Sunday, February 14, 2010

Half Stockings

She spends her afternoons slowly picking away at one knee of her white tights. First it's a smallish tear, then a gaping hole, then pretty soon she's tearing off the entire bottom half.
Then she poses for pictures like this -- a wild-eyed, single-stockinged blonde Pippi in a lacy pirate skirt.

I'd like to introduce you to the rebelangel once again, because i am starting to get to know her too -- in the way i know she's gonna be. This girl is an artist right down to her stockings, (or half-lack thereof) and i just hope i'm helping her blossom the way that she should.

She's always been this way -- this creative pixie throwing just a tad too much pixie dust everywhere she goes. Only since she's started school it's become more pronounced. In some ways, getting her up early every morning and packing her off to this regular routine has done wonders for her. She's blossomed under the regular schedule, the regularity of her circle of friends, and the methodical path of learning things like math and reading. But at times she's also been a holy terror to get out the door in the morning, fussing and throwing temper tantrums if her outfit isn't just right. And then there's me being a holy mother terror right back, because, heaven forbid, she's tried to mix brown and fuschia.

But that's where i have to remember to be conscious of how she's blossoming. She fusses because she feels everything deeply -- perhaps deeper than i can muster. And what she's fussing about is her mark on this planet. When you're a kid you have so little that you can put your own stamp on -- there's no quirky artsy car to be had, no profession that's a source of pride or your own intricate garden to tend to -- so nearly all that's left is your room, and the clothes on your back. And of those remaining, it's only the clothes that allow her to express herself outside the walls of the house.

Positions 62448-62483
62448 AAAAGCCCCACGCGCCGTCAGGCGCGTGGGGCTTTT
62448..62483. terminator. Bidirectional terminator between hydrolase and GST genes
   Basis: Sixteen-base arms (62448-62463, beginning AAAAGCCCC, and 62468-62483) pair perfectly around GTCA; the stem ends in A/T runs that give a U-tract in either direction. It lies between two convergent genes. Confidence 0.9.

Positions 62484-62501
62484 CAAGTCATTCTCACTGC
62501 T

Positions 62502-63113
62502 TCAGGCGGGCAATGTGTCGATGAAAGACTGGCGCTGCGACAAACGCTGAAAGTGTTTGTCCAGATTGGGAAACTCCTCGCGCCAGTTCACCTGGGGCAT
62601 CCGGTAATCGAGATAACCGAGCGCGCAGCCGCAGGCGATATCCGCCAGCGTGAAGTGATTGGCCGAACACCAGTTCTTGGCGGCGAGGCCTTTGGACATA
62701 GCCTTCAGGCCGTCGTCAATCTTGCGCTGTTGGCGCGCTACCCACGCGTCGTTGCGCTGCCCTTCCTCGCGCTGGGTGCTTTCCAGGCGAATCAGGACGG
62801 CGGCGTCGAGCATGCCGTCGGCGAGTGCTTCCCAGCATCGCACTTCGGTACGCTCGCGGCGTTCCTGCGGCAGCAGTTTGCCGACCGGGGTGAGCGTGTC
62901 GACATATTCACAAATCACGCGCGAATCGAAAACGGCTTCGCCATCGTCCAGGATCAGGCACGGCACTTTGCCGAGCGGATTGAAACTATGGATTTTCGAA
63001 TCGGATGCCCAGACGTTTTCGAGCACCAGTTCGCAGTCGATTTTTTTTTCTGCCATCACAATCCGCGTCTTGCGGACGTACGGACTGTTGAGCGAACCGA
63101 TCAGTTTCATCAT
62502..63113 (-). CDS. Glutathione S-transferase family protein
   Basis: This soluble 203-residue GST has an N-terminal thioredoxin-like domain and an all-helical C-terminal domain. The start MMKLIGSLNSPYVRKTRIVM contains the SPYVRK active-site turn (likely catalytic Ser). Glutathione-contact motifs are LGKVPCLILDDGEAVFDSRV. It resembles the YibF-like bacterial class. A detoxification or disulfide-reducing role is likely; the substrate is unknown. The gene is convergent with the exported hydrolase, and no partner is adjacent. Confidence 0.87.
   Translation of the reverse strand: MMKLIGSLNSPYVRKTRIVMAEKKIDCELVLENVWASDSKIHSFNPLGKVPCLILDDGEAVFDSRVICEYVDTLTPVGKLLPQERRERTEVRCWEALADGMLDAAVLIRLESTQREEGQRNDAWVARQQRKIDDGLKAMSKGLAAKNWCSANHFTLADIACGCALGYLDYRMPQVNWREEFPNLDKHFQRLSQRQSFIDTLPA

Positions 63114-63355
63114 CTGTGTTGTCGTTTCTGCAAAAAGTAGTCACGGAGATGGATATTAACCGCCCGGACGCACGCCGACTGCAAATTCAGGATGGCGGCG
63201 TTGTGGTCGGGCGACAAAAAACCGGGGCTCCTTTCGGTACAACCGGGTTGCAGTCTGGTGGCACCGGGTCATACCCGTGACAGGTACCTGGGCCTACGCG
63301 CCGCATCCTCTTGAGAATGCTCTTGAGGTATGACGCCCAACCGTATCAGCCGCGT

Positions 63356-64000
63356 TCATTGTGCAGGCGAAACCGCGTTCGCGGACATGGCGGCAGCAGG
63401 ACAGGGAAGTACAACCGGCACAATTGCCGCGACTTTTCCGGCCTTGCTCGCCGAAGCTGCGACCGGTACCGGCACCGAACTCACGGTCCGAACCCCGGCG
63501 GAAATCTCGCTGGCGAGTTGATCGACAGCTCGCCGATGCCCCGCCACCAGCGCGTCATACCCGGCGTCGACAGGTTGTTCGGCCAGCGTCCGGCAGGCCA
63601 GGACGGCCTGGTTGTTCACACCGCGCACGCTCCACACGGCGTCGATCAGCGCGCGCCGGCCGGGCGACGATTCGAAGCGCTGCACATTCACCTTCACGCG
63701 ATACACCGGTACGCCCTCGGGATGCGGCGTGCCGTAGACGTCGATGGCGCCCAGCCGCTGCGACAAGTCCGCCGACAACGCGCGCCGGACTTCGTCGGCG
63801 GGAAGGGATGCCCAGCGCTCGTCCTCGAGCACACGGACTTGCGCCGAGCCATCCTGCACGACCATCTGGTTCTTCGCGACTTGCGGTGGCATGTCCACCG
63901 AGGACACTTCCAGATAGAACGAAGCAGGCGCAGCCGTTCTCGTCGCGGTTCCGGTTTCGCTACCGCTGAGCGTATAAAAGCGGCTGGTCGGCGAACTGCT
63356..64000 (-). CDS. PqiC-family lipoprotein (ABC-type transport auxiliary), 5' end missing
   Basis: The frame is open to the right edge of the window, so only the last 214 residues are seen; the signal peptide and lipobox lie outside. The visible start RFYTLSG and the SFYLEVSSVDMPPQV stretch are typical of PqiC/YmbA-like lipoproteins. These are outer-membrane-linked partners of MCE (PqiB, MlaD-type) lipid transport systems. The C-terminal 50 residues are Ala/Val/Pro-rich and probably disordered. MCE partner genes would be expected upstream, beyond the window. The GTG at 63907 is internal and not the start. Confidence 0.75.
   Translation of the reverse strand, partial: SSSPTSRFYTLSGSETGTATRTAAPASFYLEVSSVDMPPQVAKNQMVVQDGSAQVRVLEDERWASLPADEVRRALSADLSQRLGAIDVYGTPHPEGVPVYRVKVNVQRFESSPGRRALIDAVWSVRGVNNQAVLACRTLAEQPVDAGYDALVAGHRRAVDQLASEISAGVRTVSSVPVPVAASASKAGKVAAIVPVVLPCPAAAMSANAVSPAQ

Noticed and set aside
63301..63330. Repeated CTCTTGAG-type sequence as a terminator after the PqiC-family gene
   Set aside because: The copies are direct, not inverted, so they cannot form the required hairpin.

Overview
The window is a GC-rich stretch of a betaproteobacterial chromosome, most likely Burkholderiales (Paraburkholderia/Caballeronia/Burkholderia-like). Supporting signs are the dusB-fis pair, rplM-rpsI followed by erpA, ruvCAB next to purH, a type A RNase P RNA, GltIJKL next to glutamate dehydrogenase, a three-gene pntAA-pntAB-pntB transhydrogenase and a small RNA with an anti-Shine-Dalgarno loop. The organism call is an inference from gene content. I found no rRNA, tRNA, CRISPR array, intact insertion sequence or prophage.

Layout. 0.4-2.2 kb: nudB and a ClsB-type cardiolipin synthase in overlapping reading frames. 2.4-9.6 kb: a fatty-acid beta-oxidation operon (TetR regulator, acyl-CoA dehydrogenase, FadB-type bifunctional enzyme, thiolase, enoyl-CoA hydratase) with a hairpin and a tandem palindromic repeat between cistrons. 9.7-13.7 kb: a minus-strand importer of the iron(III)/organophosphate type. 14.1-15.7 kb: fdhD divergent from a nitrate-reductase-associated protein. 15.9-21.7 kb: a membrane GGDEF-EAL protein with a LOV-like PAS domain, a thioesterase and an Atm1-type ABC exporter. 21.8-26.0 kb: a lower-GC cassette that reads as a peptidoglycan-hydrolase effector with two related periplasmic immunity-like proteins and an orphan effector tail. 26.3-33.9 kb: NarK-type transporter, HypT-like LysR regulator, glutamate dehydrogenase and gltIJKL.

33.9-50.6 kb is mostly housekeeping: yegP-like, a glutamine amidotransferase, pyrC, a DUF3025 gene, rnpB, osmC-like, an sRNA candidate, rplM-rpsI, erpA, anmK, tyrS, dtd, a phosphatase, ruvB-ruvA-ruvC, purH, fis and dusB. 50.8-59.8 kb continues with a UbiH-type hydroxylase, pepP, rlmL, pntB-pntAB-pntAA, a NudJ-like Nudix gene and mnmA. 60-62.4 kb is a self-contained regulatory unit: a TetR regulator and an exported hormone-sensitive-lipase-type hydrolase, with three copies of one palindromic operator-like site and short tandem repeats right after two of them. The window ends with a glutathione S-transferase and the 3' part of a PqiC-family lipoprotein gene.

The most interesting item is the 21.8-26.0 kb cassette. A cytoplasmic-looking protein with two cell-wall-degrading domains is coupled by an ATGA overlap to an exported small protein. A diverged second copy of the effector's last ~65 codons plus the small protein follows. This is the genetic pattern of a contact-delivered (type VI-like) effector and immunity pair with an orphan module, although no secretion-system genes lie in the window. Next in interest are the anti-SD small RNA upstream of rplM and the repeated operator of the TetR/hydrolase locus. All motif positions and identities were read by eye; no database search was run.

So i have to remind myself of how important it is to her to feel comfortable in what she's leaving the house in. Yes -- to some veto on my part of course, in that things can't be ill-fitting or inappropriate. But if it's a matter of her trying to mix colors i wouldn't mix, or wearing some rippy stockings, i have to let go. I have to admit that most of that need to let go comes from my own ego. If i think she looks goofy, the kneejerk reaction is to think it reflects upon me and who i am as a person -- not to mention who i am as a parent. And that has to stop.

I remind myself of this poem from Khalil Gibran as i am walking through the halls of my child's school, with other mothers casting questing looks at my child's half-stockinged legs:

Your children are not your children.
They are the sons and daughters of Life's longing for itself.
They come through you but not from you,
And though they are with you yet they belong not to you.

You may give them your love but not your thoughts,
For they have their own thoughts.
You may house their bodies but not their souls,
For their souls dwell in the house of tomorrow,
which you cannot visit, not even in your dreams.
You may strive to be like them,
but seek not to make them like you.
For life goes not backward nor tarries with yesterday.

You are the bows from which your children
as living arrows are sent forth.
The archer sees the mark upon the path of the infinite,
and He bends you with His might
that His arrows may go swift and far.
Let your bending in the archer's hand be for gladness;
For even as He loves the arrow that flies,
so He loves also the bow that is stable.

So baby,

maybe i will strive to

be like you

and rip up my

stockings too?

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